Why India's politics is less like cricket and more like kabaddi

What an election! Politicians are grappling each other with words, and the Supreme Court is taunting the Election Commission.

Front page news on Tuesday announced this year's World Cup squad for India's favourite sport, cricket. Beyond this lies India's top homegrown game, kabaddi. The game did make its international debut at the Asian Games in New Delhi in 1982, and there is even a pro-kabaddi league in the country, but I suspect the best kabaddi players are now in politics. I certainly got this feeling after seeing other front page news about gross violations of election rules.

The country's parliamentary democracy, based on the Westminster system, like the T20 version of what was once Test-focused cricket, has lost its English charm in the maidans of India. It certainly is no longer a gentleman's game known for fair play, integrity and dignity.

Holding one's breath, crossing into the opponent's territory, touching him without being pounced upon or surrounded by the rival team and getting back into the home territory is what kabaddi is all about. This year's election campaign has sunk so low, that the only way to dignify it is by drawing a parallel with India's most famous indigenous sport. 

In Uttar Pradesh, Azam Khan literally goes below the belt by referring to a rival party's woman candidate, who was his Samajwadi Party colleague, in terms of her underwear. In Himachal Pradesh, a BJP leader hurls a common Punjabi invective of the most unparliamentary variety on stage at Congress president Rahul Gandhi, who in turn is quibbling on the nuances of his "chowkidar chor hai" insult hurled at the Prime Minister with the Supreme Court, no less, looking askance at him

Prime Minister Narendra Modi, meanwhile, wants voters to dedicate their first vote to the martyrs of Pulwama in a nudge-nudge, wink-wink hint at who they should be voting for - though the Army is avowedly apolitical.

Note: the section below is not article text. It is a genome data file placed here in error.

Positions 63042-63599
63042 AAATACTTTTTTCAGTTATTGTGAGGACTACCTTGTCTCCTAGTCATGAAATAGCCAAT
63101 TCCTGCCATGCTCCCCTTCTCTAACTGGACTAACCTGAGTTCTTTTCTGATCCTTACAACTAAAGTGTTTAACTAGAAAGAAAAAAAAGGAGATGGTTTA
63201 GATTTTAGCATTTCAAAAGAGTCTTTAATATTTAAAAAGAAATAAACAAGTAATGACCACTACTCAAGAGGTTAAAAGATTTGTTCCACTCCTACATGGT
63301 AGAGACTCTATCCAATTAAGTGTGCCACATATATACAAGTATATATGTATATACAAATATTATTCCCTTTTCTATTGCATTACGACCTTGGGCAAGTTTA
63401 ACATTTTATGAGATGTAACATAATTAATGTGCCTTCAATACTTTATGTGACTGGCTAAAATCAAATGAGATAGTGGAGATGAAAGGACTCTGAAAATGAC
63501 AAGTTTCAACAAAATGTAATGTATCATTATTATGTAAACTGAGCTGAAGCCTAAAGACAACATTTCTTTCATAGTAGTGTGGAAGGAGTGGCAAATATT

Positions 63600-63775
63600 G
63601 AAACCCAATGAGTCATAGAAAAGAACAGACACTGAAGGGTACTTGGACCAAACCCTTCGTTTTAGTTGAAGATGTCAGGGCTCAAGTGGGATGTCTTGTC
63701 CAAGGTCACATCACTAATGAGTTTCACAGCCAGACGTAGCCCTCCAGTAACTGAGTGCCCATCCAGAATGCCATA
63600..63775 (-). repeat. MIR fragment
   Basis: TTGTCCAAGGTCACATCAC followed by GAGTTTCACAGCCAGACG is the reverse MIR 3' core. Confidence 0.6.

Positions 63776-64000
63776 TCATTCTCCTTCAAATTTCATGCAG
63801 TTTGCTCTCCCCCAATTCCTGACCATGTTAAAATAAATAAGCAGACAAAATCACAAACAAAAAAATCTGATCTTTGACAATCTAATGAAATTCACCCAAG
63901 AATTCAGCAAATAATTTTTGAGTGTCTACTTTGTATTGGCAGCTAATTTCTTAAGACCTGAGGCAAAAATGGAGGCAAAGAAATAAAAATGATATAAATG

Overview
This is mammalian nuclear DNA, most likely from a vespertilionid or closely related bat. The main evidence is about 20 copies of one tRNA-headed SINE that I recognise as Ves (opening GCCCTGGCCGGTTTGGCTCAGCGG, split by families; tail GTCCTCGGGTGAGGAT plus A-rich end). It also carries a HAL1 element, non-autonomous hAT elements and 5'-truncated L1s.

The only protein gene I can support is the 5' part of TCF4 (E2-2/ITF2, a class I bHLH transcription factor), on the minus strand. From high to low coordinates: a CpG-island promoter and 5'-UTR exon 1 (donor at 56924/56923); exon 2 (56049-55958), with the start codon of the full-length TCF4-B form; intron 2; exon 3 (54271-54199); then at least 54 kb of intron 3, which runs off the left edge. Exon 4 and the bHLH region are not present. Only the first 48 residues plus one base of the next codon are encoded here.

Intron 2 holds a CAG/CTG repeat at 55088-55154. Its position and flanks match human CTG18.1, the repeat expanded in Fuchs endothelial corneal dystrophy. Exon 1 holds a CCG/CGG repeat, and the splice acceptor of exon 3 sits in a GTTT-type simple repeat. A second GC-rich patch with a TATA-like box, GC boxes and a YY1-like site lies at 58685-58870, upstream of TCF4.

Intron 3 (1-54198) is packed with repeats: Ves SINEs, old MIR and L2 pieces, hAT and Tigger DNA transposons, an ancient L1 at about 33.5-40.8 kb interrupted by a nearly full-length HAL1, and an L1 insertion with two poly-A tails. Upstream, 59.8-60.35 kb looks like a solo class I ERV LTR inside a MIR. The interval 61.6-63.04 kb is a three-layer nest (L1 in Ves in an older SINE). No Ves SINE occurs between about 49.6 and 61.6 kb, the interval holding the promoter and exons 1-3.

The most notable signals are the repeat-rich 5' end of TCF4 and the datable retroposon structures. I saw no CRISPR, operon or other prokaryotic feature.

Oh, what a lovely election we have in the world's largest democracy! 

The Election Commission is where the Model Code of Conduct is supervised from, but, unless one is a bad punster, no one hears it as a Moral Code of Conduct. The Election Commission even tells the Supreme Court that is "helpless" in cracking down on hate speeches targeting people on their religious identity or invoking caste. There ought to be a TN Seshan School of Poll Management for the current lot in which the former Chief Election Commissioner, who pioneered a tough guy interpretation of the high Constitutional office, may be a permanent faculty member.

More kabaddi moves: Maneka Gandhi, Union minister, and BJP leader, tells Muslims that she is no Mahatma and any post-election benefit for them would be linked to their booth-level voting. Yogi Adityanath stands unapologetic after saying his party has Bajrang Bali to counter the Muslim's Ali. Mayawati controversially calls on Muslims to vote en-masse. They all, like Humpty Dumpty, temporarily fall down from their election campaigns as the Election Commission, like Rip Van Winkle, kind of wakes up late to crack its "helpless" whip and calls them off their campaign trails for a day or two or three like a referee showing a red card. 

There is a lot of sophistry and deceptive arguments floating about. The I-did-not-say-that variety. The I-did-not-mean-that variety. The others-are-saying-that-too variety. The I-have-been-misquoted variety. This media-people-are-like-that-only variety. 

Picture it all like a game of kabaddi. They hold their breath, touch their opponents, and try and pretend they did not cross the Lakshman Rekha.

The Supreme Court meanwhile plays its own version of hu tu tu, aka kabaddi, with the Election Commission (helpless, remember?) that has been the most famous for deafening silence since former prime minister Manmohan Singh. The highest court of the land taunts the Election Commission for its use of powers (finally).

All they have to do now is to say that they are playing India's favourite rural sport. It is not for nothing that filmmaker Gulzar made a movie called Hu Tu Tu, that caricatured Indian politics with kabaddi as metaphor. Though it flopped, the film made 20 years ago captured the kabaddi culture that increasingly dictates India's elections. New lows are being plumbed as those unable to hold their breath blame the media or taunt the Election Commission. Only the judges have been spared thus far - at least in public comments.

It takes a poet like Gulzar to call the bluff on a crude sport. What is happening this year in a system that swears by tolerance, liberal values and parliamentary democracy is a grand game of kabaddi. It is certainly not cricket

(Disclaimer: The opinions expressed above are the personal views of the author and do not reflect the views of ZMCL.)